This pink elephant can’t be blamed on a drunken hallucination, though wildlife conservationists might suggest a certain level of intoxication to those who think their pink tusks could be real.
Reports abound online regarding elephant tusks being painted pink in an effort to devalue the ivory for poachers. A Facebook post, Stain Tusks to Stop Elephant Poaching, includes a photo of an elephant with pink tusks, but goes on to explain that the photo has been altered. The author then suggests that even though the photo is a fake, the notion of staining tusks should be explored in an effort to stop the killing of innocent elephants in Africa.
But wildlife conservationists say painting elephant tusks is hardly feasible for animals in the wild.
“The idea is impractical to impossible on a field-level scale because of the sheer logistics and cost to implement,” says Anne Lambert of the International Conservation Fund of Canada, a charity that focuses on global conservation work. “Darting and applying dye to elephants would involve a huge cost and stress and risk to elephants. And even if achievable on a small, enclosed population, poaching pressure would just be diverted elsewhere.”
Our research has indicated that one potential way of devaluing tusks would be the use of radioactive isotopes, but I cannot elaborate on that too much for now.—Lorinda Hern, co-founder of the Rhino Rescue Project
A ban on the domestic sale of ivory would be a conservationists' dream but that is not the case in Canada and in many countries, says Lambert. She says the best way to reduce elephant poaching is to reduce demand for ivory thanks to public awareness, government crackdowns and greater enforcement. She is heartened that China, ivory’s largest market, is taking steps to put an end to the buying and selling of ivory.
Lessening the value of the poacher’s prize is a tactic that has been tried before.
The Rhino Rescue Project is a conservationist organization based in Johannesburg, South Africathat concentrates on the somewhat controversial method of horn devaluation by darting rhinos from the air. This immobilizes them so they can send in a ground crew to begin the procedure. To reduce the animal’s stress, it is blindfolded and its ears are plugged. Its horn is infused with animal-friendly-but-human-unsafe toxins and when completed the rhino is given the reversal to the anesthetic.
The thinking goes that if people learn about the danger of handling the horns, buyers will refuse to purchase them. It’s meant to act as a deterrent to the animal dying in the first place, unlike other anti-poaching methods some of which are only effective once the animal is dead, says Lorinda Hern, co-founder of the Rhino Rescue Project.
“We are experimenting with also applying devaluation techniques on elephants, but it would have to be a different method to infusion altogether, as a tusk is more similar to a tooth in structure than a horn,” she says. “Also a superficial staining would not deter poachers as it could easily be sanded down and the tusk still sold regardless. Our research has indicated that one potential way of devaluing tusks would be the use of radioactive isotopes, but I cannot elaborate on that too much for now.”
While painting elephant tusks is highly improbable, Hern applauds people for inventing ways to think about poaching more actively and creatively.
“Poaching syndicates are extremely innovative in how they market their illegal products,” she says. “We need to start employing the same tactics in our attempts to counter their efforts. Even a seemingly impractical idea may just be the spark someone needs to come up with something that does work. The problem is out of control, which means the solution can probably only be found outside the box.”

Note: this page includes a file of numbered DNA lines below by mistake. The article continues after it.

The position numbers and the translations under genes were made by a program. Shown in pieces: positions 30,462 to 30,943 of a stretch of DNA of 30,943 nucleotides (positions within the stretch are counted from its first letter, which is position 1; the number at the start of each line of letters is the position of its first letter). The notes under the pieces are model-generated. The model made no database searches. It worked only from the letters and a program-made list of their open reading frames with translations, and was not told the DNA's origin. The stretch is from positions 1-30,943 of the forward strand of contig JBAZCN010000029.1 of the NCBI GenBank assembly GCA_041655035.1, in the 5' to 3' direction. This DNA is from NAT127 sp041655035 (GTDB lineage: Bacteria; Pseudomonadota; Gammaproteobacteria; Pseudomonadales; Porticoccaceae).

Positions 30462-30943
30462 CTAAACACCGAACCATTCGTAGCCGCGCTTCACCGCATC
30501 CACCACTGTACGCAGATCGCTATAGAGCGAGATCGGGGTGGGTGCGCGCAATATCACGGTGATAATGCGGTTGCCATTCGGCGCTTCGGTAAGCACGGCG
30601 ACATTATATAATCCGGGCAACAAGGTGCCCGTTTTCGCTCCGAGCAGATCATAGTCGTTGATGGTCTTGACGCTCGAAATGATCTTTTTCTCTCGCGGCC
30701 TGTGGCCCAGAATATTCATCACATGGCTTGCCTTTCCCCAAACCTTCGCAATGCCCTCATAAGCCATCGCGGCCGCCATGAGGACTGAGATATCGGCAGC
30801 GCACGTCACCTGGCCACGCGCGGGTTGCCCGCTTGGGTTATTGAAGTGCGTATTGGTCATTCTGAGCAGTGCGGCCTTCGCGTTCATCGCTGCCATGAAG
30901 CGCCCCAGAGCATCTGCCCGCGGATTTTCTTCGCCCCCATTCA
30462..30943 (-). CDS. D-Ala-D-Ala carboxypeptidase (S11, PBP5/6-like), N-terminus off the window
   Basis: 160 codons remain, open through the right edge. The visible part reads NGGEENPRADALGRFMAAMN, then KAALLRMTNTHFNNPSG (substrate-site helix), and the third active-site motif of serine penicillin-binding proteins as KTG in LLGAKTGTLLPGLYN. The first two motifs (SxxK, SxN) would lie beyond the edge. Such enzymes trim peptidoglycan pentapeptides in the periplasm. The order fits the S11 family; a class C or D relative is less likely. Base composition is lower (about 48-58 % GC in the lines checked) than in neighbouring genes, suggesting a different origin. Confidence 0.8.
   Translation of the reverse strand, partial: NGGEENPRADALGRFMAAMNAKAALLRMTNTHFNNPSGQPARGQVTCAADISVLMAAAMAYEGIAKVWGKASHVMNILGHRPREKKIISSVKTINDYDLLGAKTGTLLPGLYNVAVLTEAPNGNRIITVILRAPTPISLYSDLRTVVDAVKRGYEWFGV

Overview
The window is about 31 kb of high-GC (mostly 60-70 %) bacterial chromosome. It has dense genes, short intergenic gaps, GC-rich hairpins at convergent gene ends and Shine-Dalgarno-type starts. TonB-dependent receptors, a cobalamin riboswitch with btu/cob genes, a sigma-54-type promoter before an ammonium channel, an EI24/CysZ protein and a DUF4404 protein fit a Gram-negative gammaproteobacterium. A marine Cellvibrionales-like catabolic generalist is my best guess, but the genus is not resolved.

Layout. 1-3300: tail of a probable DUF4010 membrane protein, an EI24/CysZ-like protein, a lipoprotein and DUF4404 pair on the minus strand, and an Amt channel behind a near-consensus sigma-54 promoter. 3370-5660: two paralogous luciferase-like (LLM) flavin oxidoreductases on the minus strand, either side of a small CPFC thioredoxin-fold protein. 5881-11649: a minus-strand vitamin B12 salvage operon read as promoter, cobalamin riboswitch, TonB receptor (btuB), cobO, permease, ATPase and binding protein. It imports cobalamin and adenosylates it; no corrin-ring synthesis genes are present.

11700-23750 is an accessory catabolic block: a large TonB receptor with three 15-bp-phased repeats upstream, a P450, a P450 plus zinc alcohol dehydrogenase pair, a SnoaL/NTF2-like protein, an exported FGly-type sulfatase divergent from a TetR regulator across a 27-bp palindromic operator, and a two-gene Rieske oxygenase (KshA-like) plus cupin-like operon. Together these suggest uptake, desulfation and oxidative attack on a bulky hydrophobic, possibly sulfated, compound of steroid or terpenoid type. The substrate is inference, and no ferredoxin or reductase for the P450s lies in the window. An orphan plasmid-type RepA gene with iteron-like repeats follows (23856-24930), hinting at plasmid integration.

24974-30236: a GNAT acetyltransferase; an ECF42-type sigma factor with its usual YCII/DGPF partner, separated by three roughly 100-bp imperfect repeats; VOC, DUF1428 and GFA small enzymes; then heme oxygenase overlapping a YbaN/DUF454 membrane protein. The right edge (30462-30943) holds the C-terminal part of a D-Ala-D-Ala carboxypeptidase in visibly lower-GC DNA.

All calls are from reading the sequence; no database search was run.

According to the World Wildlife Fund (WWF), an international NGO that focuses on conservation and the environment, elephant herds have shrunken by 50 per cent since 1979 due to unmonitored domestic ivory markets that fuel the illegal international trade. It is reported that as many as 35,000 elephants are killed each year in Africa.
The biggest threat facing African rhinos is poaching for the illegal trade in their horns. Used for everything from cures for hangovers to cancer, rhino horn is a common ingredient in traditional Asian medicines. Fueled largely by Vietnamese demand, rhino horn is also considered a symbol of wealth. The number of rhinos poached in South Africa has increased by 9,000 per cent since 2007, from 13 to a record 1,215 in 2014.
The WWF doesn’t endorse horn infusion due to its impracticality, says Dr. Colman O’Criodain, a wildlife trade specialist with WWF.
“The reason we didn’t endorse this method is because simply in order to do that you have to dart and anesthetize the rhino,” he says. “Most of the poaching is happening in Kruger National Park and that’s the size of Wales and it’s just not practical. Not to mention the fact that in a matter of time they would have babies and you’d have to do it again.”
Fighting the illegal trade of ivory and rhino horn involves tactics that include stepping up enforcement on poachers and smugglers as well as educating consumers about the disadvantages of purchasing these products. The WWF is also working toward a fourth pillar that raises the profile of wildlife crime.
“Any other kind of organized crime involving the amounts of money that are at stake in ivory and rhino smuggling would be a national concern for security reasons,” says O’Criodain. “So we’re not asking people necessarily to up the effort simply because we love rhinos and elephants, which we do and because they contribute to biodiversity and to eco-system health, we’re doing this also because we believe it’s a security issue.”